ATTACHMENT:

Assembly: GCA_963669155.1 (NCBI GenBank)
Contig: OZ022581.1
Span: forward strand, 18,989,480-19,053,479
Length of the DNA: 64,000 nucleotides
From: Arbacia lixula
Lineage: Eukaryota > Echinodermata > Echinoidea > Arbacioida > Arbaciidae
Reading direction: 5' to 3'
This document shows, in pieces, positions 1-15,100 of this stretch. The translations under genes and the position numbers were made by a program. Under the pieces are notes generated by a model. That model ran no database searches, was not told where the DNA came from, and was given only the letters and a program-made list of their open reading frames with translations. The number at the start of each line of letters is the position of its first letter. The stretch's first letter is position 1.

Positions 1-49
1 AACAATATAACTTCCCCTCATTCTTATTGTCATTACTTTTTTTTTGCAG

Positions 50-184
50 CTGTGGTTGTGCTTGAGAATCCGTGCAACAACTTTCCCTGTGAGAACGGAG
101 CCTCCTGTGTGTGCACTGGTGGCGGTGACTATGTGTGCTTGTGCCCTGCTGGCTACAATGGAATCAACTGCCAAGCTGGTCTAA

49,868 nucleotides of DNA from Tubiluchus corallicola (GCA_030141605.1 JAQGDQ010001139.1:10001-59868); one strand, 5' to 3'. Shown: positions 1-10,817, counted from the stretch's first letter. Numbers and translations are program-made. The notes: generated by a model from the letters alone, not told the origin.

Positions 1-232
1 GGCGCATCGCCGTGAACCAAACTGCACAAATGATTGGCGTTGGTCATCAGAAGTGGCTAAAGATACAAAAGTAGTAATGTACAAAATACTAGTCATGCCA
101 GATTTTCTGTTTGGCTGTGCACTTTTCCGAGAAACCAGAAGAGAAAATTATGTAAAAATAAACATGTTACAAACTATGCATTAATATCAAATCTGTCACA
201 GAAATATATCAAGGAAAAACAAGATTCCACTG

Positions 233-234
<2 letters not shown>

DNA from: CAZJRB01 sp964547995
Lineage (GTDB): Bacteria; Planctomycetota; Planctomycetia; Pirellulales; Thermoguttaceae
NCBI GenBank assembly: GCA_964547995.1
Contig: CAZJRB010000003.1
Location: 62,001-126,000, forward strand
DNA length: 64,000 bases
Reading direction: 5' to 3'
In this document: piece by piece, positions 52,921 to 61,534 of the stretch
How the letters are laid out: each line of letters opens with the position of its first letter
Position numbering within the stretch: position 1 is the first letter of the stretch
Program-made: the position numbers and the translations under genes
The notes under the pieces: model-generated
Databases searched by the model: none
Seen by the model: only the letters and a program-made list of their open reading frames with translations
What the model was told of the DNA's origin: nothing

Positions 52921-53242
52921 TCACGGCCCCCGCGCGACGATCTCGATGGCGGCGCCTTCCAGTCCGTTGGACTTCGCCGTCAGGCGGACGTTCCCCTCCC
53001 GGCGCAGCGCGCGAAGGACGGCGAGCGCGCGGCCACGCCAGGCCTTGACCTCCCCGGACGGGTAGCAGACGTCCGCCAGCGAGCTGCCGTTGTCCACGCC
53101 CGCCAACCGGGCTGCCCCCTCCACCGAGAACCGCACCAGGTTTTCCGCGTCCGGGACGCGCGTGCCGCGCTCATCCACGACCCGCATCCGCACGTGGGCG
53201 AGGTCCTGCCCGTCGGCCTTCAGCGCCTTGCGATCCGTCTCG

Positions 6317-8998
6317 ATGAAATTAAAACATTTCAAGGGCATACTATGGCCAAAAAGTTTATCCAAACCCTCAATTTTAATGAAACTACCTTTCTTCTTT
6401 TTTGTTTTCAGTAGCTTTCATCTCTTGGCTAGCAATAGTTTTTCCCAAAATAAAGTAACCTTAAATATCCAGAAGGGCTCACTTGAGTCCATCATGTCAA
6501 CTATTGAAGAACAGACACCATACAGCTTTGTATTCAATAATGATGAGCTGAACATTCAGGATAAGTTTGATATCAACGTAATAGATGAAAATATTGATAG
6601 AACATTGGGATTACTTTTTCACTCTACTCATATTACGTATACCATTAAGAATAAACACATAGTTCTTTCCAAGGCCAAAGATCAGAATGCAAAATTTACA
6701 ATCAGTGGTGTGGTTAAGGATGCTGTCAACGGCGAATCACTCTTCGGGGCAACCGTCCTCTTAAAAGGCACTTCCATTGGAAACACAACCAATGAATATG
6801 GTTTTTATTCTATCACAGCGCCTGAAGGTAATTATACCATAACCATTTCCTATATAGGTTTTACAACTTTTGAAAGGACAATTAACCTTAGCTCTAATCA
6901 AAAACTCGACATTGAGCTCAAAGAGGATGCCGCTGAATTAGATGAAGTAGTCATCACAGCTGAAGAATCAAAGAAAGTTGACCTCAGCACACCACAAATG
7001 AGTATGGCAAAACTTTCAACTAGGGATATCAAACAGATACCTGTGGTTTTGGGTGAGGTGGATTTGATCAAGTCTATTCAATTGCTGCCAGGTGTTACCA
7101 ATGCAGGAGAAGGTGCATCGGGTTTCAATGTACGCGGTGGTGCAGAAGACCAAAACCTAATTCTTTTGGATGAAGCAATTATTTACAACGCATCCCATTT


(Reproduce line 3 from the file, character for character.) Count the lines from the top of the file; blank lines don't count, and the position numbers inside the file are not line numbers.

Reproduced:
Span: forward strand, 18,989,480-19,053,479